It’s important to know that vaccines against COVID-19 will only be truly successful if enough of us get vaccinated, as happens with other dangerous diseases. It’s actually very simple. If no one can catch a certain disease any more, then no one can transmit it to other people any more either. So in the end, the disease will disappear altogether.

How safe are vaccines?

Their safety has been extensively tested

It’s true that vaccines can have side effects. But they are only allowed to be used if they have first been extensively tested for safety by independent organisations. The vaccines that are now available against COVID 19 generally cause few or no side effects. We know that from scientific research involving tens of thousands of people. Specialists from all over Europe have checked that research very carefully. A vaccine is only approved for use if it’s been shown to protect us effectively and if there are no dangerous side effects.

Very rare side effects are only discovered when very large groups of people have received the vaccine. This is closely monitored worldwide, with experts then checking carefully whether there is perhaps a link between the vaccination and the side effect. If that is the case, they consider the risk of the rare side effect and whether some people are more at risk. This may lead to changes in vaccination policy. The authorities adopt a cautious approach here, even though the risk of becoming seriously ill from COVID 19 is much greater than the risk of harm to someone’s health from a rare side effect of being vaccinated.

Vaccines developed fast but carefully

The vaccines against COVID‑19 have been developed fast. They had to be, otherwise the harm caused by the disease would be much greater. Before the COVID-19 pandemic started, researchers were already developing vaccines against other viruses. They have now used the knowledge they gained from that work for the COVID-19 vaccines. No matter how fast these new vaccines were developed, they are still safe. Everything was done during the research to develop them in the same way as for other new drugs and vaccines. Every study that’s been done has shown that the COVID-19 vaccines are safe. So “fast” doesn’t mean “too fast”!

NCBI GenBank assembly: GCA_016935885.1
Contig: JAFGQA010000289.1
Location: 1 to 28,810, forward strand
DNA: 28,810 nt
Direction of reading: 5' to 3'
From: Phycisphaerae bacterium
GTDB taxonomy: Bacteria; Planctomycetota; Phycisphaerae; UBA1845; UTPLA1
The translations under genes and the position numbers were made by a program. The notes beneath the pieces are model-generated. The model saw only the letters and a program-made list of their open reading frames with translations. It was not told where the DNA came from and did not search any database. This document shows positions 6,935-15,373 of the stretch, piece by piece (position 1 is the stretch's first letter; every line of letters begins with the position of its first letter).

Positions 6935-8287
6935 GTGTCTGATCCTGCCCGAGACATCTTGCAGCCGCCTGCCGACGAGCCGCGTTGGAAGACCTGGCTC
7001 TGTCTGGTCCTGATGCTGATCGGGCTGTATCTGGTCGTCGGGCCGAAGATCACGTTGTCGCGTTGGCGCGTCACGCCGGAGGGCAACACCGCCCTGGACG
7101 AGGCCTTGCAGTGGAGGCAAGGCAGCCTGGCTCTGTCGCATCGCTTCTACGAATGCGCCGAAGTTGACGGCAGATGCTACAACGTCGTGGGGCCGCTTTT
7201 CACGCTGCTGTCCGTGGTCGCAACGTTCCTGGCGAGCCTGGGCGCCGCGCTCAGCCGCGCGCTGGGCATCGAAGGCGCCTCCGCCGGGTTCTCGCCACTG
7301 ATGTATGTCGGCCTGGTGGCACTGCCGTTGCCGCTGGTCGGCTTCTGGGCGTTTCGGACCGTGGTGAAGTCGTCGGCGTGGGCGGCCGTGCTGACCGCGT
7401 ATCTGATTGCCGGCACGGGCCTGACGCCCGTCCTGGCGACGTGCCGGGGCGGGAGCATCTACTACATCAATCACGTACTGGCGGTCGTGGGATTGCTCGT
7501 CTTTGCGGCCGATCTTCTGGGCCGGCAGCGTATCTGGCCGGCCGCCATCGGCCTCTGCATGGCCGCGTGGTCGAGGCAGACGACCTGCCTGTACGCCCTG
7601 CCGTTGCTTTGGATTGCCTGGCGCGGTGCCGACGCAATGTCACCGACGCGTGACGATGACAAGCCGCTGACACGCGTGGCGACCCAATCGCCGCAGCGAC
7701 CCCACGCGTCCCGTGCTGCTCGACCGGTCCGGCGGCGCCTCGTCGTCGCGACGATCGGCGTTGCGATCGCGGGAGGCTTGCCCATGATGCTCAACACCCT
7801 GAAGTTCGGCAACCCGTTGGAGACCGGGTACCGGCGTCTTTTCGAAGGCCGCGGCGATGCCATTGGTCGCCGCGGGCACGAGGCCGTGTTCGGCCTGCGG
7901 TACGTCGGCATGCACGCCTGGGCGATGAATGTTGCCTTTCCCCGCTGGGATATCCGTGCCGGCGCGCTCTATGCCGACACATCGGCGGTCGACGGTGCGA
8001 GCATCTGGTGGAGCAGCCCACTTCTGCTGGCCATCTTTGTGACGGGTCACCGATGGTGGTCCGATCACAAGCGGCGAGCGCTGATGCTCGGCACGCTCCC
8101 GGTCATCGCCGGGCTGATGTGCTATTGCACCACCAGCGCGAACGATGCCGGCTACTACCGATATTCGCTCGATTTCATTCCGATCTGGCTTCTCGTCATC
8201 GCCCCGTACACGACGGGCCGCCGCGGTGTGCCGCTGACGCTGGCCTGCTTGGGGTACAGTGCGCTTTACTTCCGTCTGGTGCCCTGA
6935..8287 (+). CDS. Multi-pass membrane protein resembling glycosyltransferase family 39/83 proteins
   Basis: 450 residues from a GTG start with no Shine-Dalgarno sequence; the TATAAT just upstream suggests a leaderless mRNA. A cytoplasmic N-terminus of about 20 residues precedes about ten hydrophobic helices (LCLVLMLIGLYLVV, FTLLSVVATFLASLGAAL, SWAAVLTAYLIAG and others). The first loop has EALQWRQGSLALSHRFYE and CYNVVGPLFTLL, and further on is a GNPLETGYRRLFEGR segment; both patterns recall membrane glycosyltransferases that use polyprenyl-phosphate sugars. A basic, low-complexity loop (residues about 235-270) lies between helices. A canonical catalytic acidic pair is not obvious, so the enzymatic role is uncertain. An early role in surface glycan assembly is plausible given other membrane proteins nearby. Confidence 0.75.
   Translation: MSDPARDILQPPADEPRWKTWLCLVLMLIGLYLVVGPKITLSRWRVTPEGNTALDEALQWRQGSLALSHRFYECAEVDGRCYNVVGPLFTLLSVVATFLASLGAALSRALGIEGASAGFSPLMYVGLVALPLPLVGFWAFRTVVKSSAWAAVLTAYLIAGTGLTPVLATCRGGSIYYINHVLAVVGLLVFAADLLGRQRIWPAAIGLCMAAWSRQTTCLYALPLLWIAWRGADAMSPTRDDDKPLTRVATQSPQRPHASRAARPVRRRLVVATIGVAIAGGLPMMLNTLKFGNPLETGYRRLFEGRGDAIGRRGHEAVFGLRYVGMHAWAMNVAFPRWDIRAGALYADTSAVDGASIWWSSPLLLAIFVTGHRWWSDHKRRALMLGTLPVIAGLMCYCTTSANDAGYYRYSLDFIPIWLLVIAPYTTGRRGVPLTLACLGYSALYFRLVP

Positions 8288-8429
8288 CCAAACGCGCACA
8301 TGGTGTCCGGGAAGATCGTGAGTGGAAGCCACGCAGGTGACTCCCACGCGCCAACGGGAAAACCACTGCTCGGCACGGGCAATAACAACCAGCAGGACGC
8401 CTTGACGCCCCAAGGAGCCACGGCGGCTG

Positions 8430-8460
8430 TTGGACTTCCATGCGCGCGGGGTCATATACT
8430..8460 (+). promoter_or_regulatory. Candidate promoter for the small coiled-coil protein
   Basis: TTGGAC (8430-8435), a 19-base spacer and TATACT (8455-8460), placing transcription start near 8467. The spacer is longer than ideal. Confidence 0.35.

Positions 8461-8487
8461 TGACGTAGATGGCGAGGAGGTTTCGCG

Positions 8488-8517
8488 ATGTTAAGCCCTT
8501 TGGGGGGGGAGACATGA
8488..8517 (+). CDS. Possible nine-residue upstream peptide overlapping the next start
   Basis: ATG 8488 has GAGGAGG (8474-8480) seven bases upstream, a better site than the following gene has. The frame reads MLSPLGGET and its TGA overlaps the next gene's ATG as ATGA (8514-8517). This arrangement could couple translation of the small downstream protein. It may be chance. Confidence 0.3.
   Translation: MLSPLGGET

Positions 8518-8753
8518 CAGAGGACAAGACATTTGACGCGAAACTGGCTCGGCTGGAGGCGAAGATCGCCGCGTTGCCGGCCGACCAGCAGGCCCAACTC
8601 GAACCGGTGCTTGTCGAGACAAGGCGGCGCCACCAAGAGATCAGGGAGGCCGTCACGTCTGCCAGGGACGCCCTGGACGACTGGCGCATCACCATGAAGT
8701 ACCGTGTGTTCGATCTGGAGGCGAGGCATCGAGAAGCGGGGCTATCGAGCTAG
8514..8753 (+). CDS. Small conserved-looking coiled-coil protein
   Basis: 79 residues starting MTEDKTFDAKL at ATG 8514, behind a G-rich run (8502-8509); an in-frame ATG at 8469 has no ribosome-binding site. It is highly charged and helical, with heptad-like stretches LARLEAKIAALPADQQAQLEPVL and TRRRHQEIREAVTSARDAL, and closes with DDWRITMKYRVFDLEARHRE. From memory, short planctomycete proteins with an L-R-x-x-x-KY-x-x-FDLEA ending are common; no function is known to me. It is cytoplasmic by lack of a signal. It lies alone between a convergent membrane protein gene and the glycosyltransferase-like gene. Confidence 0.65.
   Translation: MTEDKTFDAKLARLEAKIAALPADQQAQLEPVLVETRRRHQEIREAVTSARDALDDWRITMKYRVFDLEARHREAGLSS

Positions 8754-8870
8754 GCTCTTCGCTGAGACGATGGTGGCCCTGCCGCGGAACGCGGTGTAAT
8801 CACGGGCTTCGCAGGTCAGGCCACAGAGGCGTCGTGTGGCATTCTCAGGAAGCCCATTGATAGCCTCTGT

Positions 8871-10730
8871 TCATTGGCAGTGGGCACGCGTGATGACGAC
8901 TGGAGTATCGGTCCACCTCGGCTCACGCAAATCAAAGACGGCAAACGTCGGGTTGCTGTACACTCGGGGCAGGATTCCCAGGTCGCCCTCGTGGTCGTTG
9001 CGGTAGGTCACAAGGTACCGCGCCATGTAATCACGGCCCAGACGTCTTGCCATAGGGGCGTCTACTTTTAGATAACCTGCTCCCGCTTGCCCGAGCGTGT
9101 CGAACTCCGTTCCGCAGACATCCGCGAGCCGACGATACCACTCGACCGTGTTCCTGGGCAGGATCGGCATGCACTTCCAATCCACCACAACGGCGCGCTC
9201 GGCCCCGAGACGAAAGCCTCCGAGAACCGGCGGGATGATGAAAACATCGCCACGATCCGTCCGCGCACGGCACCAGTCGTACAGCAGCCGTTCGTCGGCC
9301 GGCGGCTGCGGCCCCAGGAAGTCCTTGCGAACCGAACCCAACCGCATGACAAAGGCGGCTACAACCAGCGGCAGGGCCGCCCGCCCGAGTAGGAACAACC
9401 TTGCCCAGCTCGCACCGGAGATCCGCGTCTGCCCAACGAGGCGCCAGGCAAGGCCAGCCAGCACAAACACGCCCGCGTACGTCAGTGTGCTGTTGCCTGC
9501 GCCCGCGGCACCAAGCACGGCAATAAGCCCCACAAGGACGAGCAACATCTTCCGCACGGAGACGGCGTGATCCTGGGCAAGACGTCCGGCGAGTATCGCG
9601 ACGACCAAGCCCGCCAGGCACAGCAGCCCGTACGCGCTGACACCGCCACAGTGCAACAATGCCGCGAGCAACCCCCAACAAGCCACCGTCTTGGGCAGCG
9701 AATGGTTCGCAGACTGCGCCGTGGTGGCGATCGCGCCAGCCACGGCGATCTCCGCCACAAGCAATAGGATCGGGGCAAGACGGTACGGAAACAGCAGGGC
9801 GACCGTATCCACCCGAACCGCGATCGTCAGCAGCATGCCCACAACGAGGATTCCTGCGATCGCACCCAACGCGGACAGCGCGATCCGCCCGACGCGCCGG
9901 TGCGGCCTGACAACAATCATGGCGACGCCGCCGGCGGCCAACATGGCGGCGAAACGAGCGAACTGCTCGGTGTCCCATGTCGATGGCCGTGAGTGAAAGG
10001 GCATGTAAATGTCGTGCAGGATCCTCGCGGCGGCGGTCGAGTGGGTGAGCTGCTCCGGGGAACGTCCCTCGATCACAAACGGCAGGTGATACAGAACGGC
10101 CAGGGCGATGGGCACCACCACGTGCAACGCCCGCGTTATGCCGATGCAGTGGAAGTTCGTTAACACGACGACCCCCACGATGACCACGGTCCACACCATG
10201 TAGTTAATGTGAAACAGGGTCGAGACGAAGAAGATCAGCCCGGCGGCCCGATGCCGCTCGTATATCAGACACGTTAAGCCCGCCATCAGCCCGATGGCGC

Why should you get vaccinated? 

If we get vaccinated with an approved vaccine, we aren’t only protecting ourselves. We’re also protecting one another, because it’s likely that after being vaccinated we will no longer be able to infect our family, friends, and colleagues. That’s not just an opinion in the discussion on vaccination. It’s the conclusion reached by the top scientific experts in the Netherlands and other countries. That’s why we – medical scientists from the Royal Netherlands Academy of Arts and Sciences (KNAW) – are getting vaccinated against COVID‑19. How about you? 

Do you want more information?

Reliable, detailed information about vaccination against COVID‑19 can be found on the Dutch government’s special website. 

Useful information on vaccination in general can be found here:

Watch the video about vaccination against COVID‑19 on the website of the Universiteit van Nederland (University of the Netherlands). 

In an online talk show, experts from the Dutch National Institute for Public Health and the Environment (RIVM) answer questions from people at home about vaccination and the coronavirus.

About this leaflet

This leaflet was written by medical scientists from the Royal Netherlands Academy of Arts and Sciences (KNAW). Academy members are among the top scientists in their field. The authors of this leaflet are not themselves directly involved in development of COVID‑19 vaccines or in testing them, but they are very familiar with the rules that vaccines must meet before their use can be authorised. Based on their trust in those rules and their knowledge of the science, they express their confidence in the authorised COVID‑19 vaccines and have personally chosen to be vaccinated with them.